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2004 MTB World championships - CM

Les Gets, France, September 8-12, 2004

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Race 13 - September 12: Cross-Country Elite Women

Triple Dahle!

By Rob Jones in Les Gets

A happy Gunn-Rita Dahle
Photo ©: Birke Ulrich

Gunn-Rita Dahle of Norway has become the first woman to complete the mountain bike triple - winning the Olympics, World Cup (she has mathematically sewn it up with one race remaining) and now the World title. She joins Miguel Martinez of France (who did it in 2000) in an extremely elite club of two. Poland's Maja Wloszczowska held off a late charge by Canadian Alison Sydor to take the silver medal, while Sydor preserved her incredible streak of top-5 finishes (now 14 consecutive finishes) at the World's with the bronze.

After a week of bright sunshine, the weather turned ugly overnight, with hours of rain turning the course into a muddy, slippery slog which forced all but Dahle to run the steepest climbs. Sydor charged into the lead at the start, but was passed by Wloszczowska and Dahle on the first climb. Wloszczowska actually took the lead towards the end of the first lap (of five), but Dahle responded instantly and took her predictable place at the front, despite having fallen ill after Athens.

Maja Wloszczowska
Photo ©: Rob Jones

"I was in bed for the first week after the Olympics, with a sore throat and on antibiotics. A couple of days ago I started to feel better, but it is still unbelievable to win again. Today was reminding me of Kaprun (Austria, where Dahle won the world title in 2002), so I put on the same type of tire. Today was a matter of getting your rhythm and being careful. I was off the bike sometimes, but I knew others would be having the same problem. I did have a little drama on the last lap because I had no brakes and the cable came off, so I was sliding everywhere. But it was a very good day for me, I felt like I was floating on the bike."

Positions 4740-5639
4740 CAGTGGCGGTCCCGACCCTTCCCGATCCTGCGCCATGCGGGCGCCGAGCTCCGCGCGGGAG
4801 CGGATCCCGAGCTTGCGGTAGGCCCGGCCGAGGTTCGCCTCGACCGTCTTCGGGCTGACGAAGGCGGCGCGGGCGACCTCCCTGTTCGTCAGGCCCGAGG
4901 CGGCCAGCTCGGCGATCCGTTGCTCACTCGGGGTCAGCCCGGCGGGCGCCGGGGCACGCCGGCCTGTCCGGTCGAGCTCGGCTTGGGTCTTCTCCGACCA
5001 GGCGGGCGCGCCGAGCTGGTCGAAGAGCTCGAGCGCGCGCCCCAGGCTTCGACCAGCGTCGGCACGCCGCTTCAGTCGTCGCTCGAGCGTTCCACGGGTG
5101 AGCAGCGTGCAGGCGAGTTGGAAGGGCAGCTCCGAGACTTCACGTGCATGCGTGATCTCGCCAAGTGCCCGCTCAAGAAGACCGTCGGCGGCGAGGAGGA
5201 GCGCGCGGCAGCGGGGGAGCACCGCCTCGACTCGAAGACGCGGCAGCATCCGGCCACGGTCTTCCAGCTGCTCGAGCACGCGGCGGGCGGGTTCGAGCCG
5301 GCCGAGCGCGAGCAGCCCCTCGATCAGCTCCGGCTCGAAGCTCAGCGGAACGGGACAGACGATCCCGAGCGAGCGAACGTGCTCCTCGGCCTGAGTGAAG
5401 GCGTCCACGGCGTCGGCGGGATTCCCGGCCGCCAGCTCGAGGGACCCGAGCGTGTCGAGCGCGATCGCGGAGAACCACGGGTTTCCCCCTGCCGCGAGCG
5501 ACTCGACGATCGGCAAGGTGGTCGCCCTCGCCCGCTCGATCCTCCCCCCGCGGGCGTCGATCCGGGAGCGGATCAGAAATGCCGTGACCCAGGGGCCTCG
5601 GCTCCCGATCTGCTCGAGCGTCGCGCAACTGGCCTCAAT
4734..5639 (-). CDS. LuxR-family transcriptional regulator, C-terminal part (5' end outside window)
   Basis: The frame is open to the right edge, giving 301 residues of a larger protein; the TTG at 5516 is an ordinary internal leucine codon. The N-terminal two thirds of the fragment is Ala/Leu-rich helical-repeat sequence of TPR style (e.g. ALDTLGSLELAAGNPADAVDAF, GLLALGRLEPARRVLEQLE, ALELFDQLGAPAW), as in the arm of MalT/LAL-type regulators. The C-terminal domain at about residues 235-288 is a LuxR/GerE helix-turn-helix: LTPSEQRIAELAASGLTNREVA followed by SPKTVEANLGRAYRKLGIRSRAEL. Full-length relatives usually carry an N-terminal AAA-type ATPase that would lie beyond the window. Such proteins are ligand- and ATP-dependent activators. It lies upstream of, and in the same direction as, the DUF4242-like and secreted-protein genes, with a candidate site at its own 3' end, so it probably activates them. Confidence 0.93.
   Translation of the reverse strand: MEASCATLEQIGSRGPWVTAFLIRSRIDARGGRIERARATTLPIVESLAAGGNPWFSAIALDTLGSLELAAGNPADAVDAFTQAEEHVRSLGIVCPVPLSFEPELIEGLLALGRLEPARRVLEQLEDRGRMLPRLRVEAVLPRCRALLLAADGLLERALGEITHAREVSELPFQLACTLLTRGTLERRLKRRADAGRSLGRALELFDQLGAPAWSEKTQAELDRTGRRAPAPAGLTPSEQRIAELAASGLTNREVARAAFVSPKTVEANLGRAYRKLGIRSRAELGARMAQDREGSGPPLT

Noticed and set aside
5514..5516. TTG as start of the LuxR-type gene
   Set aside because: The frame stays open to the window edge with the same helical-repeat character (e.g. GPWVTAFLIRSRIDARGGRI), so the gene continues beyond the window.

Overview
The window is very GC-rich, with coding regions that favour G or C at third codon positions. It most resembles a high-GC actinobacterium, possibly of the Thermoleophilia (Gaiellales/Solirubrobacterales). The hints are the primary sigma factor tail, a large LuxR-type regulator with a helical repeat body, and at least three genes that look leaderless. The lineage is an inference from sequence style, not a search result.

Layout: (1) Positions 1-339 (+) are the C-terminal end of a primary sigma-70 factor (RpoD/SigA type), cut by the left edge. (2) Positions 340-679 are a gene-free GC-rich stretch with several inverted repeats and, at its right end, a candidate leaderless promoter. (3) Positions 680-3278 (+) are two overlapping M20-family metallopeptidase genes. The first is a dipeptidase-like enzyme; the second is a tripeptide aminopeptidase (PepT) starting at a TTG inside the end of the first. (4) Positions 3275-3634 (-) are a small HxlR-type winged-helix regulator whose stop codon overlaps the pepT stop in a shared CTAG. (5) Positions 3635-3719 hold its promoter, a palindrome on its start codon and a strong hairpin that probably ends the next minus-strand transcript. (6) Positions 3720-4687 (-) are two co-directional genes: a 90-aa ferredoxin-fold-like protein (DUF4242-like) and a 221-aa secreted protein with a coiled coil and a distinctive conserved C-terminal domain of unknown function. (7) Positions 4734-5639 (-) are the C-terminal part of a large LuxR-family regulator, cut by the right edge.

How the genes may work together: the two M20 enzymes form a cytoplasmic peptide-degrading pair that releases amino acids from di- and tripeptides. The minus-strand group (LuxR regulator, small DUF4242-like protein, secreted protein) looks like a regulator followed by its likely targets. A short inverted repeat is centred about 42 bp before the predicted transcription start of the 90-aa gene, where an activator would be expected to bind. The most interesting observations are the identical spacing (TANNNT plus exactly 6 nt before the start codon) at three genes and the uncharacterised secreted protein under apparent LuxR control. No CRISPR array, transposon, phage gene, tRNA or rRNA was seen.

The Norwegian opened her lead on the second lap, while posting the fastest lap split of the day, and continued to gradually draw away from the field. Behind, Wloszczowska was turning in constant laps as second fastest until she faltered on the fourth lap, which allowed Sydor to catch up as they began the final lap.

"The whole fourth lap was very hard for me," admitted Wloszczowska afterwards. "I couldn't handle my bike at all, and was slipping around a lot. So I was worried when Alison caught up to me, yes, but I knew that I was stronger on the uphills so I attacked on the (first) climb on the last lap. The whole last lap my coach was shouting at me (over the radio), and so I was able to keep my place to the line."

Sydor came to the World's after finishing fourth at the Olympics, a spot she calls "the worst place to finish. It is difficult for everybody after the Olympics, to get motivated again so close after it. It was hard conditions, mentally and physically here. She had a problem and I was able to catch up, but on the last lap she was able to go a little harder and I couldn't stay with her. But I'm pretty happy to be back on the podium again."

Women's podium
Photo ©: Rob Jones

Behind the front three there was an incredible comeback being staged by Olympic silver medalist Marie-Helene Premont of Canada. Premont ran into problems early on the first lap when her chain got jammed between the spokes and the rear cog. By the time she had it unstuck she was in last place.

"When my chain got stuck, like Mont Ste Anne, I had to start from last place, so it was hard to pass when it was so muddy and slippery. After that I couldn't have the second plate (middle chainring) and top two gears (at the back). But every lap I was getting positions. I had good legs and I was getting time."